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Providing Unmatched Gynecologic Care

University of Utah Health Women’s Health Services offers exceptional care to women to ensure they get the services they need for optimal health. Our goal is to help you improve your quality of life with coordinated care focused on overall wellness and treating you as a whole person. 

We provide unmatched gynecologic care for women, including hysteroscopy, at our convenient clinic locations throughout the Wasatch Front.

What Is a Hysteroscopy?

A hysteroscopy is a minimally invasive gynecologic surgery that allows a gynecologist to look inside your uterus with a hysteroscope (small tube with a light and camera).

Hysteroscopies are used to:

  • remove polyps or fibroids in the uterus.
  • treat abnormal bleeding, such as long menstrual periods, an extremely heavy menstrual flow, or bleeding in between periods or after menopause.
  • find and remove adhesions (scar tissue) in the uterus.
  • find and remove a retained intrauterine device (IUD) that your gynecologist cannot remove on their own.
  • find and remove other foreign objects in your uterus.
  • diagnose and treat a septum in the uterus (an abnormal membrane that is present from birth).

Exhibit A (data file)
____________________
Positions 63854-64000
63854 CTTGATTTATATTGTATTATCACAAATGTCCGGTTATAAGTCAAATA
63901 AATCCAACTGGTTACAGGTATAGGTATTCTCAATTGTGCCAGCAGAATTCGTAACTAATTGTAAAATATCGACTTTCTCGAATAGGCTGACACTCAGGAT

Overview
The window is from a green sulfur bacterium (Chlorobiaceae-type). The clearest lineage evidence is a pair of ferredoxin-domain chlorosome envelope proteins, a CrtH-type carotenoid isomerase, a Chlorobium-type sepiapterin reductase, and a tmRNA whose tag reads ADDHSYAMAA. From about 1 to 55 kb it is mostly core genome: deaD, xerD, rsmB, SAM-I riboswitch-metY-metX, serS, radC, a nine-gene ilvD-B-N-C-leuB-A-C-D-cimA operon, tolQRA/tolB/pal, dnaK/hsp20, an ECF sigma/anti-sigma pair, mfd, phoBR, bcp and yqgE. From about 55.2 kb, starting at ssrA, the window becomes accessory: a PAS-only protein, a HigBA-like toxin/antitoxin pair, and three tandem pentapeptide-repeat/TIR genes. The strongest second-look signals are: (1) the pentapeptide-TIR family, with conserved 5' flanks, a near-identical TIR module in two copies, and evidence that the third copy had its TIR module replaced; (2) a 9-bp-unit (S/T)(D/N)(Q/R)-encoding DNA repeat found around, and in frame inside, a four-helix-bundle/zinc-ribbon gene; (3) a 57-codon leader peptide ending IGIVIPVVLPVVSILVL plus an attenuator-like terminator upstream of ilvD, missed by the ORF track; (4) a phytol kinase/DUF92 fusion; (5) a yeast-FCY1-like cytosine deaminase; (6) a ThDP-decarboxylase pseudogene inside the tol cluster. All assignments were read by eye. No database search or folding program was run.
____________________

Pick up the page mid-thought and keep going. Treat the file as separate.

• perform endometrial ablation (destroy the uterine lining) to treat some conditions that cause abnormal bleeding.

Who Should Get a Hysteroscopy?

Hysteroscopies are safe and effective procedures for women of all ages. They are most commonly performed on women between the ages of 30 and 60. This is when you are more likely to have polyps or fibroids. There is a one to four percent chance that polyps with abnormal bleeding could be associated with precancerous changes in your uterus. These polyps should be removed to reduce your risk of cancer.

Do not get a hysteroscopy if you:

  • are pregnant,
  • have an active pelvic infection,
  • have cervicitis, or
  • have other health conditions that could worsen after a hysteroscopy.

Hysteroscopy Procedure

How to Prepare for Surgery

Most hysteroscopies are done in your gynecologist’s office, which do not require sedation or general anesthesia (put to sleep). An in-office hysteroscopy does not require any advance preparation.

However, hysteroscopies performed in an operating room typically require sedation or general anesthesia. For this type of hysteroscopy, you will need to prepare for the procedure like you would any other surgery.

  • Stop eating and drinking at midnight the night before your surgery.
  • Do not smoke for at least 24 hours before your surgery (or longer if possible).
  • Stop taking or adjust medications that put you at higher risk of bleeding, based on your gynecologist's instructions.

What to Expect the Day of Surgery

Your gynecologist will insert a speculum (a small tool that goes into your vagina and gently opens) to allow the hysteroscope to go in easily. If needed, your gynecologist will give you an anesthetic to numb the area to reduce any pain or discomfort. As they insert the scope, they will inject saline through the scope into your uterus. Your gynecologist will look for polyps, fibroids, or other abnormalities. If they find any abnormalities, they will use a small tool to remove them.